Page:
head.
The one-time "boy wonder" of
the GOP told a news conference
Vice-President Richard M. Nixon
was politically weak with labor,
minority and independent groups
-although he declined to say why.
And he said "some very solid con-
servative businessmen in Boston4
are rallying to my support"-but
he declined to identify them.
Even as Stassen was pushing
his campaign to get Governor
Chritian G. Herter of Massachus-
etts the No. 2 spot on. the GOP
ticket this fall, Senator Joseph
McCarthy (R-Wis) loosed a blast
at Stassen.
Sen. McCarthy called Stassen
"one of the most contemptible
politicians of our era . . . possessed
by an overpowering ambition to
become president." McCarthy said
Stassen's real goal was to get him-
self-not Herter-the vice-presi-
dential nomination this year and
the presidential nomination four
years hence.
In his news conference, Stassen
said John J. Schroeder of St.
Louis, a national convention dele-
gate from Missouri's 1st District,
hed pledged his support to Stas-
sen's campaign in Herter's be-
half.
It was just two weeks ago yes-
terday that Stassen roughed the
placid GOP political waters with
his statement that he was going
to do everything he could to have
Herter picked over Nixon.
He said yesterday "a strong ef-
fort should be initiated to over-
come the evident weaknesses of
the vice president with labor,
with minorities and with inde-
pendents."
Interplanetary
Space Travel
CAMBRIDGE, Mass. () - The
director of the Harvard Observa-
tory said yesterday interplanetary
travel by 1966 may be possible,
based on satellite programs now
taking shape in the research lab-
oratories of the nation.

-Daily-Harding Williams
PROF. LORENZO TURNER-"In Gullah language, 'take your
foot in hand' means 'hurry,' while 'to bad mouth' means 'to
curse'."
Turner Lectures
On Gullah Culture

I

By ADELAIDE WILEY
Said to be the only trained field
investigator to penetrate and re-
cord culture of the Gullah people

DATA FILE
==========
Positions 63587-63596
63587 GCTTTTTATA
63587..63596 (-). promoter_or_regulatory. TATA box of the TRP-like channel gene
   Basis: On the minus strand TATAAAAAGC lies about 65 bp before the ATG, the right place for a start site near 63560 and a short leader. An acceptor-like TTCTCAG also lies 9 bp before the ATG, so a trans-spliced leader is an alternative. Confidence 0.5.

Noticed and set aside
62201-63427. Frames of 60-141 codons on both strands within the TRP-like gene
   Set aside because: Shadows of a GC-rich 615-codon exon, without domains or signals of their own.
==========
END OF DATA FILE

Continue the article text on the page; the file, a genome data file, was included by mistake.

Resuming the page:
in Georgia and the Carolinas,
Prof. Lorenzo Turner yesterday
gave a report on "The African In-
fluence on the Language and Folk-
lore of the Gullah."
"Gullah" is the term for Negroes
who live in an area from George-
town, N.C. to the top of Florida,
in 20 to 100 mile wide sections.
Prof. Turner, thirteenth and
next to last lecturer in Univer-
sity series, "Patterns of American
Culture: Contributions of the
Negro," is in the English depart-
ment at Roosevelt University in
Chicago.
Gullah Language
"The Gullah language is bais-
ally English but includes various
African dialects-it is Creole," he
remarked.
"Personal names, for instances,
have origin in at least thirty dif-
ferent African tribes. Parents may
name their children according to
nature of weather, with words that
mean, storm, calm freeze.
"Eartha Kitt, who was born in
North Carolina, got her name be-
cause her father had just had a

good harvest." Some words from
the land of the Gullah that have
become part of American language
are: gumbo, juke (as in jukebox),
samba, voodoo and okra.
More African influences in Gul-
lah language crop up in its words
conveying impressions of sound,
like the phrase for "hurry" which,
literally translated, means "take
your foot in hand," or in "to curse"
which means "to bad mouth."
Explains Condition
Prof. Turner explained that con-
ditions in Georgia, the Carolinas
and the Sea Islands, such as iso-
lation of the islands, a minimum
of whites, and the fact that a
large majority of Gullahs came
directly from Africa, lead to the
Gullah's retaining much of their
African culture.
In folklore, he commented, some
functions of African storytelling
have disappeared. "Parents no
longer teach African aspects of
African grammer, like the high
and low tones and pitches."
Plays Gullah Music.
Prof. Turner then played rec-
ords he had made of Gullah music
and dance, and one he had not
made himself.
First playing west African shouts
and drumbeats in a religious cult-
house, he played one made in an
"unsophisticated" southern Negro
Baptist church, which resembled
the first. Then he played a "rock
and roll" recording made by Peggy
Lee and the Mills Brothers called